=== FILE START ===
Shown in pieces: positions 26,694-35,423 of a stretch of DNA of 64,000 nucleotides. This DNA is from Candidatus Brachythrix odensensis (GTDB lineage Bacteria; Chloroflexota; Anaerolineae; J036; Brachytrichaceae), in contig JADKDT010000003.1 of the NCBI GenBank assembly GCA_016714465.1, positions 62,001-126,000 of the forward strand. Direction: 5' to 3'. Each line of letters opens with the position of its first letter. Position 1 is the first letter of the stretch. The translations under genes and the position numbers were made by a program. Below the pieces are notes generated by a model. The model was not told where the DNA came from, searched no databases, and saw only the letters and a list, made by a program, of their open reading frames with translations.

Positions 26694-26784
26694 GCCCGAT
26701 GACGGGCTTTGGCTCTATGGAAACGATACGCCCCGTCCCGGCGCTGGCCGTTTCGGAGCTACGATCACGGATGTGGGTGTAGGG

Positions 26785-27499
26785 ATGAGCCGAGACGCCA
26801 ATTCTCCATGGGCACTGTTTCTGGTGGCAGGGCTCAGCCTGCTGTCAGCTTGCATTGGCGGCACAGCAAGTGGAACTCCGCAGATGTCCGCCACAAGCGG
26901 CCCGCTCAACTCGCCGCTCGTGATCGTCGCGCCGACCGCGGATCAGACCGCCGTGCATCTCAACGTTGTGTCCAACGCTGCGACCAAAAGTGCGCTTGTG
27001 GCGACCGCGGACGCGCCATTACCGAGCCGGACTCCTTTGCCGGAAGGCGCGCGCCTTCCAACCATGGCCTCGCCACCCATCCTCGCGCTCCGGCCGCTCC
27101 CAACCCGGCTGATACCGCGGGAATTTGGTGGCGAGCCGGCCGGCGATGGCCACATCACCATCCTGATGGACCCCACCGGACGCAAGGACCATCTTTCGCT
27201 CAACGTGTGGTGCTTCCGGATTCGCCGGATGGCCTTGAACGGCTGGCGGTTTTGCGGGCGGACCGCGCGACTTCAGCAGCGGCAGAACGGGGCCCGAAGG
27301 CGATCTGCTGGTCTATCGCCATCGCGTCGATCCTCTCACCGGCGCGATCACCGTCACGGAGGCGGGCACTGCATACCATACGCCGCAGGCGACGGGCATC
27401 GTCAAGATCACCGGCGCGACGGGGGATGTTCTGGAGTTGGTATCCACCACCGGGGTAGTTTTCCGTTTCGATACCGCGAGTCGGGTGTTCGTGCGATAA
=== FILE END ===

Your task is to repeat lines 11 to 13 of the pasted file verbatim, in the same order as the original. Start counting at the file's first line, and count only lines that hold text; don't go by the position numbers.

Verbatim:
27201 CAACGTGTGGTGCTTCCGGATTCGCCGGATGGCCTTGAACGGCTGGCGGTTTTGCGGGCGGACCGCGCGACTTCAGCAGCGGCAGAACGGGGCCCGAAGG
27301 CGATCTGCTGGTCTATCGCCATCGCGTCGATCCTCTCACCGGCGCGATCACCGTCACGGAGGCGGGCACTGCATACCATACGCCGCAGGCGACGGGCATC
27401 GTCAAGATCACCGGCGCGACGGGGGATGTTCTGGAGTTGGTATCCACCACCGGGGTAGTTTTCCGTTTCGATACCGCGAGTCGGGTGTTCGTGCGATAA